Sukkot practice looked pretty different in Temple times. The fourth chapter of this tractate, which began with a mishnah at the bottom of yesterday’s page, fleshes out some of the unique Temple rituals.
Back when the Temple stood, the four species, the lulav and etrog were paraded around the altar as part of the elaborate Sukkot celebrations. In addition, part of the celebration involved surrounding the altar specifically with the arava, or willow branches — either by positioning them around the altar or by carrying them around by hand. There was also a special water libation and musical performances.
Today’s page teases out some issues around circling the altar with the lulav and circling it with the willow branches. In particular, both were supposed to happen on all seven days of the festival except, according to the mishnah, on Shabbat. The reason, the Gemara explains, is a concern that one will carry the lulav or willow branch on Shabbat. (This is also the reason one may not blow a shofar on Shabbat.)
There are two notable exceptions to the exception. If Shabbat coincides with the first day of Sukkot, then the ritual of carrying the lulav around the altar overrides it. And if Shabbat coincides with the seventh day of Sukkot, then the ritual of the willow branch overrides.
In the midst of this discussion, Abaye brings us a story:
One time, the seventh day coincided with Shabbat, and the people brought the willow branches (to the Temple) on Shabbat eve, and placed them in the courtyard.
Carrying willow branches through Jerusalem is forbidden on Shabbat — it violates the prohibition on carrying in public spaces. But since, according to the rabbis, circling the altar with willow branches overrides Shabbat, the people make a special arrangement: They bring their willow branches the day before and stash them in the Temple courtyard. This seems like a great solution — until something goes wrong:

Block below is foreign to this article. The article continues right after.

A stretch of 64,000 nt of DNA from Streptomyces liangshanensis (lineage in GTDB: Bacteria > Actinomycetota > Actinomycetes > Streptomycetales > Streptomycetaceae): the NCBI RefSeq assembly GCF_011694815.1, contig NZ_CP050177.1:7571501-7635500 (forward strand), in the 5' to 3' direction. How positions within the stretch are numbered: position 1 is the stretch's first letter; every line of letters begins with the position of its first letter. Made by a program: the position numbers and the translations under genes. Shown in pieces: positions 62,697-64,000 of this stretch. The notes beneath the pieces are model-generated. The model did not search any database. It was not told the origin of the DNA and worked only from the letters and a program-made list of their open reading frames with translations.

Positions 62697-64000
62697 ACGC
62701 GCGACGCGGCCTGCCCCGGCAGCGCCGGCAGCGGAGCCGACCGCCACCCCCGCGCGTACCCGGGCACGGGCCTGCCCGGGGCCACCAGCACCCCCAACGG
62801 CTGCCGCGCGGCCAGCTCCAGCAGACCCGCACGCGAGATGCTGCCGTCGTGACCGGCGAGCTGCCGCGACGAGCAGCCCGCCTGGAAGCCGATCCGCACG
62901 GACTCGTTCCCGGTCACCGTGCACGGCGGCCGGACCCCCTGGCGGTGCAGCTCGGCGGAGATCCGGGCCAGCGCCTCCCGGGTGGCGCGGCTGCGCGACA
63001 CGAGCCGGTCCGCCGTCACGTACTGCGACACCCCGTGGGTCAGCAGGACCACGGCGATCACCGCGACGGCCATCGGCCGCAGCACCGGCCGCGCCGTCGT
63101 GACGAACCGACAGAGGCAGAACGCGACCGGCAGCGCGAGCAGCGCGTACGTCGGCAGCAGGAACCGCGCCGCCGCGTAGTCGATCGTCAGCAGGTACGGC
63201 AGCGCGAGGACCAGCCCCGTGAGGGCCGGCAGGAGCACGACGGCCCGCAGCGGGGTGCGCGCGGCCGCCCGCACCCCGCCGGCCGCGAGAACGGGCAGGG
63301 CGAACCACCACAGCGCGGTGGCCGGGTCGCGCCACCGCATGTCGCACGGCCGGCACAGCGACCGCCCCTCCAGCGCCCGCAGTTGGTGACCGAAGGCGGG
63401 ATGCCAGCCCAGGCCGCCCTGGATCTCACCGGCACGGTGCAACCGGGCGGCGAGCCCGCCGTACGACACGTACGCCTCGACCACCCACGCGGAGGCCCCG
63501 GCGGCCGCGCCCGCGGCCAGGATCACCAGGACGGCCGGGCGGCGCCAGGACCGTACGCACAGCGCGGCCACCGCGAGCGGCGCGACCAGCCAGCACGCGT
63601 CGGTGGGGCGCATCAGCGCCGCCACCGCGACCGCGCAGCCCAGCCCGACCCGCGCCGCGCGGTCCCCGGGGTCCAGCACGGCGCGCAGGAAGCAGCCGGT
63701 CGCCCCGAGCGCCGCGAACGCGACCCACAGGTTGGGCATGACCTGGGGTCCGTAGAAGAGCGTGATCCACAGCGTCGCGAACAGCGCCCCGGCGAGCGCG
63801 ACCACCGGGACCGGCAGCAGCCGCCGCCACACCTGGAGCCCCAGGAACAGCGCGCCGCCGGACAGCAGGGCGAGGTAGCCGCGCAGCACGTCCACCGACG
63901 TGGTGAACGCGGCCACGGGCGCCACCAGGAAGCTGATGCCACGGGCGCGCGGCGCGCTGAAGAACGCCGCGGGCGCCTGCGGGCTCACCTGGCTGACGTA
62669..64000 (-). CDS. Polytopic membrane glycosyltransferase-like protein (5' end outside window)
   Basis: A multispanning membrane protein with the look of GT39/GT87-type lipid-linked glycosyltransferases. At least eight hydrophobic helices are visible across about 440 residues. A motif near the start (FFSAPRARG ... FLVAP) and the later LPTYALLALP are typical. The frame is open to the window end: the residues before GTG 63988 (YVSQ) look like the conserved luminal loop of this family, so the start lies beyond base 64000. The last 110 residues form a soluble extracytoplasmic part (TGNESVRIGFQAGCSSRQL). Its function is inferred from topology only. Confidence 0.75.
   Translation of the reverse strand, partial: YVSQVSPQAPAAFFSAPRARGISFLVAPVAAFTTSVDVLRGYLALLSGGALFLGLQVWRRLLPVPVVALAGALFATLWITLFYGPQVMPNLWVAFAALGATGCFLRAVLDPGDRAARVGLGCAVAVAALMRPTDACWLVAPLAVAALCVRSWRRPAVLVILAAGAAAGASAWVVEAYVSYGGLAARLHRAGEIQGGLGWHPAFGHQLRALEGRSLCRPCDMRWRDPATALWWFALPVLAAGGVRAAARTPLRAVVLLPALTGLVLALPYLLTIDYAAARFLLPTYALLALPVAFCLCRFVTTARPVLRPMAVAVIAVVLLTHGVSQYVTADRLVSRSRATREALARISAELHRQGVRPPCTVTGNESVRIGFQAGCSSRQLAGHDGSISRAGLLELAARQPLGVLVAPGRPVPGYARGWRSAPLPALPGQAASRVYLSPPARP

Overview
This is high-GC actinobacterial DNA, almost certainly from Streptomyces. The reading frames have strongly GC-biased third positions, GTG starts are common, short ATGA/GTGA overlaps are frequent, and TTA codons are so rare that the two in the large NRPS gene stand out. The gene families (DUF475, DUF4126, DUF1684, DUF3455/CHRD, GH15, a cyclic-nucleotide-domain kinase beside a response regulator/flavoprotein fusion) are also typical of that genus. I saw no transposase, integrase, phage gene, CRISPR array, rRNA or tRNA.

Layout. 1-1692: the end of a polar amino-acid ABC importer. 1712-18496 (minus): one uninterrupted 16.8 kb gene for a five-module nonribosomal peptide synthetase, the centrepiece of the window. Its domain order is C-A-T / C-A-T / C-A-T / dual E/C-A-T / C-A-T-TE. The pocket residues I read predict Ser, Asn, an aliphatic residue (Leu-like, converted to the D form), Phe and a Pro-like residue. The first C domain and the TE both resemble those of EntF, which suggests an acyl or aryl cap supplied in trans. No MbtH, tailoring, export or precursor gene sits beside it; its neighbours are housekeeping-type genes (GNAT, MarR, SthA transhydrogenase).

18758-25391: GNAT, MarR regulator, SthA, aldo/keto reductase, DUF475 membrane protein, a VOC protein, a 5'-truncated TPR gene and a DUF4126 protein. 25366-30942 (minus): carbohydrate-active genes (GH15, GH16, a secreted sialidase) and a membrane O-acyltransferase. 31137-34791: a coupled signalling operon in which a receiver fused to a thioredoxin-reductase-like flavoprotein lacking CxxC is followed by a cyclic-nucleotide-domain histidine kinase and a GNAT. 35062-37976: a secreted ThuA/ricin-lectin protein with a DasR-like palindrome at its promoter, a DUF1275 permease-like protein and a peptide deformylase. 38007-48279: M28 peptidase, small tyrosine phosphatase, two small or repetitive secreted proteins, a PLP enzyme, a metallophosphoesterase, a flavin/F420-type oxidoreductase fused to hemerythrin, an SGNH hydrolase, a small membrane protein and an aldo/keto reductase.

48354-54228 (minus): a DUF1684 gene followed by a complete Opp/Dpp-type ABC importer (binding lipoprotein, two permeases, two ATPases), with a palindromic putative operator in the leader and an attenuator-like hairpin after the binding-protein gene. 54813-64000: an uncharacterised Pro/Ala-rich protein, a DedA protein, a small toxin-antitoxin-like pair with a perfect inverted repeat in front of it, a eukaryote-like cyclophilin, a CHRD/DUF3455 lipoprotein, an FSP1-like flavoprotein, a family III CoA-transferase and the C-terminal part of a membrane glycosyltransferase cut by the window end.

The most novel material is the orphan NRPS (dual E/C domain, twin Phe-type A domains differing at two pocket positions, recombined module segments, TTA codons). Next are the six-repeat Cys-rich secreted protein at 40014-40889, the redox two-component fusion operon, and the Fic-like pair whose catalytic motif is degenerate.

The Boethusians noticed them and took them and concealed them under stones.
Who are these trouble makers with the difficult-to-pronounce name? In the late days of the Second Temple, there were many Jewish sects that interpreted Jewish law in radically different ways. The Boethusians, who are mentioned in other sources, clearly did not agree that the willow branches should be carried around the altar on Shabbat. It’s not a crazy position. After all, the evidence that this ritual even derives from the Torah is very thin.
Back on Sukkah 34, Abba Shaul told us that the ritual is derived from a very close reading of Leviticus 23:40, which lists the four species bundled in the lulav. In that list, all the species are mentioned in the singular except the willow branches, which are stated in the plural. This, he explains, means that in addition to being part of the lulav, the willow branches are a ritual all their own. But the sages reject this clever way of reading the ritual into the Torah and simply say that the ritual of the willow branches is a halakhah from Moses at Sinai.
Either way, it’s not difficult to see why a non-rabbinic sectarian group like the Boethusians rejects the idea that this odd willow ritual is a mitzvah at all and so tries to prevent the Jews from performing it because, in their thinking, doing so would be a violation of Shabbat.
But it’s not just the Boethusians causing trouble for the rabbis. Reading on:
The next day, the idiots (amei ha’aretz) noticed (the hidden willow branches). And they extracted them from under the stones.
The implication in this passage is that the “idiots” knew that willow branches were meant to be carried around the altar that day, but they did not know they were not supposed to carry them in public. So they extracted the willows and carried them into the Temple, violating Shabbat. And the Temple priesthood went along with it!
And the priests brought them and stood them upright at the sides of the altar — because the Boethusians do not concede that waving the willow branch overrides Shabbat.
Instead of carrying the willow branches around the altar, the priests arranged them in a stationary display to appease the Boethusians, with whom they were likely more ideologically aligned.
In our journey through the Talmud, we’ve encountered many cases when the rabbis depict themselves as the religious authorities in the Temple. Here, they relate a story where they have completely lost control — to a rogue sect, to Jews who are not knowledgeable about Jewish law and to the priesthood. Then again, we wouldn’t even know about the incident today if it weren’t for the rabbis, so in the end perhaps they got the last laugh.
Read all of Sukkah 43 on Sefaria.